Nov 25, 2009

All About Lunar and Solar Eclipses

Even seen a lunar eclipse? Aren’t they’re awe-inspiring? While we now admire them this celestial event, before the telescope was invented, people were frightened by lunar eclipses and associated dramatic stories with this scientific phenomenon. But what exactly is a lunar eclipse, and how is it different from a solar eclipse? What are some cool facts about eclipses and what are the myths associated with such happenings?

What is a lunar eclipse
The moon orbits the earth in an elliptic path, while the earth orbits the sun. Sometimes, when the moon appears to be full, it so happens that the sun, earth and moon are aligned in a straight line. The moon (eclipsed object) is behind the earth (eclipsing object), therefore, the earth prevents some or all of the sun’s rays from reaching the moon. The moon, since it merely reflects sunlight, gradually grows smaller and begins to change colour as it passes through the shadow of the earth. Since the earth is round, the shadow cast upon the moon is curved as well.
What is a solar eclipse
A solar eclipse occurs when a new moon comes between the earth and the sun. It is dangerous for the eyes to look towards the sun at this moment because harmful filtered ultraviolet rays can burn vision cells. However, viewing a lunar eclipse without protection does no harm as its light is less intense.
How lunar eclipses happen
As the moon enters the umbra (complete shadow) or penumbra (partial shadow) of the earth, it begins to darken and a cloud seems to appear in front of it. The white area grows smaller and smaller, just as though the moon were completing its monthly cycle, but in a matter of a few minutes! Eventually, the moon crosses the umbra or penumbra, i.e. reaches the other side of the shadow, and it appears again as a new moon.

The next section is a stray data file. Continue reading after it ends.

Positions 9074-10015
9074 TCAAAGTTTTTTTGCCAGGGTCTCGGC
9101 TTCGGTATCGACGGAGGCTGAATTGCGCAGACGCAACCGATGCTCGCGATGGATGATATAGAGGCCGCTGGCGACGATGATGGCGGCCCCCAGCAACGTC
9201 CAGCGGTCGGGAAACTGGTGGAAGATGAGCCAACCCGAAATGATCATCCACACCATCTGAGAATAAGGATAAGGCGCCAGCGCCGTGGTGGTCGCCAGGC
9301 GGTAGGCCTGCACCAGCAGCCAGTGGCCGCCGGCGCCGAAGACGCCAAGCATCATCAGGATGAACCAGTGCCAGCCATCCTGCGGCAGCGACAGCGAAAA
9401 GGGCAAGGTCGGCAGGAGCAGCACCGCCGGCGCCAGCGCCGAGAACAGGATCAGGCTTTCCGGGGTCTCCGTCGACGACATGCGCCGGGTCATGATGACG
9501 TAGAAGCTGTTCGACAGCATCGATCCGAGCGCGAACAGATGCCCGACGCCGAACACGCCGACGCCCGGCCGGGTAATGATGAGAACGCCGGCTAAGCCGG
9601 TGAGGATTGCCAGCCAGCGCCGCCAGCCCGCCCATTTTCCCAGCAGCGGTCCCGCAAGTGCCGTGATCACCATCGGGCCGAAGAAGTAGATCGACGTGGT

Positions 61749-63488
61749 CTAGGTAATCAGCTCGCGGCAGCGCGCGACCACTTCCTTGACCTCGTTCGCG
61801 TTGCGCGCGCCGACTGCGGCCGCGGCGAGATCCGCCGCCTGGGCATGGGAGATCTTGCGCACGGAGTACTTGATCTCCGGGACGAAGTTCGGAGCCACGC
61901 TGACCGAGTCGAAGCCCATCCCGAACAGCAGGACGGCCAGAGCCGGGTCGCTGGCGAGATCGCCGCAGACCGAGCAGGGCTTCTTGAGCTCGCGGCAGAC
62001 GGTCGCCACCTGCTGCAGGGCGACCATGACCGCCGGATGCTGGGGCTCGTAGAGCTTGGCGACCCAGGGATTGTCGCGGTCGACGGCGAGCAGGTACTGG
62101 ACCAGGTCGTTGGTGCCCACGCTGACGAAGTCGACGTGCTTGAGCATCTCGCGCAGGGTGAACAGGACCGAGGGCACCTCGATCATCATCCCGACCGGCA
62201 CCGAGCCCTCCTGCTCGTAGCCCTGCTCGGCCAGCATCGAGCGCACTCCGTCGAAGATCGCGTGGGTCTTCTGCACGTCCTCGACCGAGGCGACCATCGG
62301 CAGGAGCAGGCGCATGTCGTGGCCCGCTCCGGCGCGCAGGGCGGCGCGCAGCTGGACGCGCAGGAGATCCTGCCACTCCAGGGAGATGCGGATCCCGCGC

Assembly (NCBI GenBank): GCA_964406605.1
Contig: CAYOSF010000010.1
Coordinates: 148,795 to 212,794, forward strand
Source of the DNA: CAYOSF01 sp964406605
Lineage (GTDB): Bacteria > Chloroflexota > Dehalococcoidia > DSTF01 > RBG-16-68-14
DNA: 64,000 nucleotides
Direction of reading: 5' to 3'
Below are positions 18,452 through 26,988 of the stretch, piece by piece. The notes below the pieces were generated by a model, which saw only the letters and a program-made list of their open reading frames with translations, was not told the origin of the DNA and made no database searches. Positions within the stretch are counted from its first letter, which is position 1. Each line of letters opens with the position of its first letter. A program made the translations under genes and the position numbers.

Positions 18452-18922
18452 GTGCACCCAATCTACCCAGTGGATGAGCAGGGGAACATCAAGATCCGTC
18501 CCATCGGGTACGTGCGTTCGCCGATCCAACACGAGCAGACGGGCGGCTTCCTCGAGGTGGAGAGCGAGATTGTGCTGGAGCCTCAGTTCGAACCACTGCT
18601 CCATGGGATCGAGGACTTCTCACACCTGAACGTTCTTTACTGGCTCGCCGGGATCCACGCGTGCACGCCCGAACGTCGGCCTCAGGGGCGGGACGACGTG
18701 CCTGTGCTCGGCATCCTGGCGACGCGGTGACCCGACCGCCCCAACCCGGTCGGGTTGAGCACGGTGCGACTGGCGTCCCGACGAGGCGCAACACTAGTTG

The entire moon is visible in a matter of just three hours.
Types of lunar eclipses
This simply depends on the position of the moon.
  • In total lunar eclipses, the moon passes directly behind the earth or through the centre of the earth’s umbra. The moon is almost invisible.
  • In partial lunar eclipses, some part of the moon passes behind the umbra, and a reddish-brownish or even orangish colour prevails on the moon.
  • Lastly, in a penumbral eclipse, the moon passes through the penumbra (outer part of the shadow) of the earth. The effect on the moon’s light is not too drastic to be noticed by you or I, because the slight dim in the illumination is only visible in very dark surroundings.
Why the funny colours?
Lunar eclipses are full of interesting facts! For instance, you may have wondered why the moon changes its colour to orange or brown at such moments. It’s simple. When the group of seven colours combined (violet, indigo, blue, yellow, orange and red) to form white light reaches the earth, some of these rays scatter on the earth, while others bend around our planet and reach the moon. The bent rays comprise the orange, red and yellow rays made of longer wavelengths, and are displayed on the moon’s surface.
These changing colours are a source of many myths and folklore about lunar eclipses, which you can read here.

These same colours make the sky ever so pretty at sunset (the end colours of the prism) and dawn (the beginning colours of the prism)! This is because the respective light rays bend at those moments as well. I have only one thing to say; science is amazing.
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